Architects could "easily" prevent billions of bird deaths a year caused by collisions with glazed and mirrored buildings, says Jared Goodman of animal rights organisation PETA in this exclusive interview.
People for the Ethical Treatment of Animals (PETA) believes that despite the huge number of avian deaths caused by buildings, both architects and the general public pay little attention to the issue.
"Collisions with buildings – particularly their windows – are a leading source of bird mortality, killing up to a billion birds every year in the US alone," said PETA general counsel for animal law Goodman.
"These bird deaths are due more to negligence or simple indifference [as opposed] to the cruelty inherent in animal agriculture or the fur industry," he told Dezeen.
Buildings with large amounts of glazing or mirrored facades are understood to be responsible for huge numbers of bird deaths each year globally, with one billion killed in the US and an estimated 100 million bird collisions in the UK.
"Architects must take into account" a building's impact on birds
However, Goodman believes that the majority of these deaths can be prevented by architects amending their designs to protect birds.
He believes it is the architect's responsibility to consider their buildings' potential impact on bird populations.
"All architects must take into account and attempt to reduce the impact of their designs on the sentient beings around us," said Goodman.
"Architects can easily have films, ultraviolet patterns, and other innovative designs added to glass windows."
Architects taking action as "it's important to the public"
Although many may be unaware of the issue, Goodman believes that growing public interest is forcing architects to amend designs and switch plain glass for "bird-friendly glass".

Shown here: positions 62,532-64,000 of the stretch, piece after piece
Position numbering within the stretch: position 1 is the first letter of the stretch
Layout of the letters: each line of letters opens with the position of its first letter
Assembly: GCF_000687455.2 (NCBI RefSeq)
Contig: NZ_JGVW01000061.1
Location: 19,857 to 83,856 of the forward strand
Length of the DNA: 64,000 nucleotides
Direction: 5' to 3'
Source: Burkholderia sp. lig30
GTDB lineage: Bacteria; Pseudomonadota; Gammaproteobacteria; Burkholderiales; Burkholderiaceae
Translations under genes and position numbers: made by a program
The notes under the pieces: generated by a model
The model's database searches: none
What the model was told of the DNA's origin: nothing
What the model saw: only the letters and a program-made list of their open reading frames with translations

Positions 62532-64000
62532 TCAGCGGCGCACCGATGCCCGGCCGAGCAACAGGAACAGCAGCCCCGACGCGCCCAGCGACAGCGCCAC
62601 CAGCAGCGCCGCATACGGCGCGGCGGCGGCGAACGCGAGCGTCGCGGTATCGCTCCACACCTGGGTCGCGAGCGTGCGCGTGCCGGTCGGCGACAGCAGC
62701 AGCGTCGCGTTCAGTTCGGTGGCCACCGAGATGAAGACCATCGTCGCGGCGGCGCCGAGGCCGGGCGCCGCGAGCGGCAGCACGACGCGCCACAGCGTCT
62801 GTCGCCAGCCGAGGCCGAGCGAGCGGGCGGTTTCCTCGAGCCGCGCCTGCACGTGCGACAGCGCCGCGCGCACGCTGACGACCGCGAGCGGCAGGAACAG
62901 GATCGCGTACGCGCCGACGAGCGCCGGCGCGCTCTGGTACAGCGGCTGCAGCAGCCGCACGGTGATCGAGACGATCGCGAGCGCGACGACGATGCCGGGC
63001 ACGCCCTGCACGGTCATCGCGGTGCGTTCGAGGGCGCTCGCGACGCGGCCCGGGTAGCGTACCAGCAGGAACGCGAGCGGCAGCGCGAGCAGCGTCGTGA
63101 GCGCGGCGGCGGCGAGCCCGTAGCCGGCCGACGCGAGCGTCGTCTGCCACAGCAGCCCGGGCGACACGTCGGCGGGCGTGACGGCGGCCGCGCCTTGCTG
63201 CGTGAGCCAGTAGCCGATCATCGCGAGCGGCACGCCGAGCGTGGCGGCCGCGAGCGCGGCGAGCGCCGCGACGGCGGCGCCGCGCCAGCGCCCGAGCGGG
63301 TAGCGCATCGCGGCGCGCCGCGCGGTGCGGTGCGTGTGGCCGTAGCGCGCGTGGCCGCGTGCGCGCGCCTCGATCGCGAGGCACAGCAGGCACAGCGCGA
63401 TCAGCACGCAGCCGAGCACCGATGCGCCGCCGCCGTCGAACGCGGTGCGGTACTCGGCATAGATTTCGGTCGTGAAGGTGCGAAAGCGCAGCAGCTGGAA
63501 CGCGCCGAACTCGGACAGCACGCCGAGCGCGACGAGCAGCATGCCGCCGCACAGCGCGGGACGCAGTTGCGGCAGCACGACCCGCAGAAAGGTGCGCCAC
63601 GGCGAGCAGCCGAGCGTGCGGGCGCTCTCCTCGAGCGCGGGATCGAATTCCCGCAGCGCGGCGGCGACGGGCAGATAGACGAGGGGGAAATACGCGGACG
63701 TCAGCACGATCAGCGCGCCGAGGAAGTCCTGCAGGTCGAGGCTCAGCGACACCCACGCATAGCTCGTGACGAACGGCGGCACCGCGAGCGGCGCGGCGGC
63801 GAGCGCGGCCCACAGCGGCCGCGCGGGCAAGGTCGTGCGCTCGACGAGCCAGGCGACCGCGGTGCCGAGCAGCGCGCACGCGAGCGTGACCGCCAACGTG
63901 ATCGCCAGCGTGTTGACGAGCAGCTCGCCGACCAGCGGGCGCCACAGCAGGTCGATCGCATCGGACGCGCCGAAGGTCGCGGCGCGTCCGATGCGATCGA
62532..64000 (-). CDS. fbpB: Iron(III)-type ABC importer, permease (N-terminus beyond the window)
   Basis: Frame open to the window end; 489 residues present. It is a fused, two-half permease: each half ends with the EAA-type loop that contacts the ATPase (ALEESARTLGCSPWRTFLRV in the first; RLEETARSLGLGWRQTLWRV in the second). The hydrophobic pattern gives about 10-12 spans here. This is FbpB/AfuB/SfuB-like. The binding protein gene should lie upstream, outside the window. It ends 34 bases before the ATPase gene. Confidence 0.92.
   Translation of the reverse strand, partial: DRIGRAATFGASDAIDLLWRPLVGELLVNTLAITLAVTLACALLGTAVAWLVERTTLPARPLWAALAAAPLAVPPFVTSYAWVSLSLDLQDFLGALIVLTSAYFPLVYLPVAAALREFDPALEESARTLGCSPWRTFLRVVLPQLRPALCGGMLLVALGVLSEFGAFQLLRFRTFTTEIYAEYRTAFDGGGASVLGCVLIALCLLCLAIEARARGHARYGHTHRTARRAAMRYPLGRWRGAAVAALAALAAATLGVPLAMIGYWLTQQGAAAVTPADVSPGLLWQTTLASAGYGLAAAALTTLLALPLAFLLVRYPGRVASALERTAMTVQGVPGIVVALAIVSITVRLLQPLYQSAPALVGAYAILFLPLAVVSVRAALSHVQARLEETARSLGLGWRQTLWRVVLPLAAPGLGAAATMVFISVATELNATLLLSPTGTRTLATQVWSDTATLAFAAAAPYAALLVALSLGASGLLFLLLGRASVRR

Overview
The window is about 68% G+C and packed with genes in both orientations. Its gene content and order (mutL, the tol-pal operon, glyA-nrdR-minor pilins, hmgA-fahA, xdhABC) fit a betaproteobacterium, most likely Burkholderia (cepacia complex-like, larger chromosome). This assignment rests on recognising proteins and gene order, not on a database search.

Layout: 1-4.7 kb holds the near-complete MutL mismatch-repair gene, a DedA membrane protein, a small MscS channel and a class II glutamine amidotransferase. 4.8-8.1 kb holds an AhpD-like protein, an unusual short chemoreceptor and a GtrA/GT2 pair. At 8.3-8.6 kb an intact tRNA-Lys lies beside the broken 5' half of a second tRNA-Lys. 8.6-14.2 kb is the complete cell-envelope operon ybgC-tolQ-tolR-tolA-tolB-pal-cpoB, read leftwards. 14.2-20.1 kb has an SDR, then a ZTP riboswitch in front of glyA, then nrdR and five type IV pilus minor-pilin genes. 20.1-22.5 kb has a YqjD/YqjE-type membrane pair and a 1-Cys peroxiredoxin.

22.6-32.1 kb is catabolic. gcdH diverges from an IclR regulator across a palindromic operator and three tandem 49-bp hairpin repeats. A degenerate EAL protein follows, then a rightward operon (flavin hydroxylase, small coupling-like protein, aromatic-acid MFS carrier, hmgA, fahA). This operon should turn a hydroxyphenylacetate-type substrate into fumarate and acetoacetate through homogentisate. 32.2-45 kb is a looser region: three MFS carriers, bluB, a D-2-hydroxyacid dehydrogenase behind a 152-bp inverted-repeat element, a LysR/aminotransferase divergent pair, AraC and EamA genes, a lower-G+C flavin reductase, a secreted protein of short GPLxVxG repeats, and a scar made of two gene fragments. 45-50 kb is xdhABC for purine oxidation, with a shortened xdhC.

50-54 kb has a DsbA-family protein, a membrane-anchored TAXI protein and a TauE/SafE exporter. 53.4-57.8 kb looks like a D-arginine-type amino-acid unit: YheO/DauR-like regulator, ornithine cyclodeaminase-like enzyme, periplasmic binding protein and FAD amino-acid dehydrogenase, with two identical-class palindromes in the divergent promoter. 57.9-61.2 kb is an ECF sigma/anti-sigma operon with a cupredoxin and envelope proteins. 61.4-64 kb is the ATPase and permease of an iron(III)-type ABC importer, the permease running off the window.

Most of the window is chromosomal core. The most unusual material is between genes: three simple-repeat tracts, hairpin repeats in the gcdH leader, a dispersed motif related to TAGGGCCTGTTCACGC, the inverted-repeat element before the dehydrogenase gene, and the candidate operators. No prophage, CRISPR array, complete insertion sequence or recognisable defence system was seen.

"People are becoming increasingly aware of this issue, and as architects learn that it's important to the public, more and more buildings will be constructed with design elements that help keep birds safe," he said.
"We recommend replacing plain glass with acid-etched, fritted, or frosted glass; ultraviolet patterned glass; or channel glass to help protect birds," he continued.
"More and more structures now incorporate bird-friendly glass, demonstrating how awareness, planning and a commitment to the environment can prevent countless deaths."
Along with promoting greater public awareness and encouraging architects to consider bird populations in their designs, PETA is also pushing for building regulations to consider the impact on birds.
Legislation needed to protect birds
In 2019 the US House of Representatives passed a bill to reduce the amount of glass used for federal buildings in a bid to protect birds from death by collision, while earlier this year a bill was filed in Washington DC calling for the city's new buildings to use bird-friendly glass.
However, most development worldwide is not regulated to mitigate buildings' danger to birds, while many of the world's most high-profile architecture studios continue to create heavily glazed structures.
"PETA encourages everyone to take action for birds by contacting property owners and local government officials about any construction planned in their area," said Goodman.
"We are also calling on the public to push their legislators to pass laws that require bird-safe glass in new construction."
The impact that glazed buildings have on birds made headlines last year when Melissa Breyer from New York City wildlife charity NYC Audobon collected the corpses of 226 birds killed at the World Trade Center in a single day (top image).
In response, experts told Dezeen that more legislation was needed to force architects to save birds that "didn't evolve to deal with glass".
The main image is by Melissa Breyer.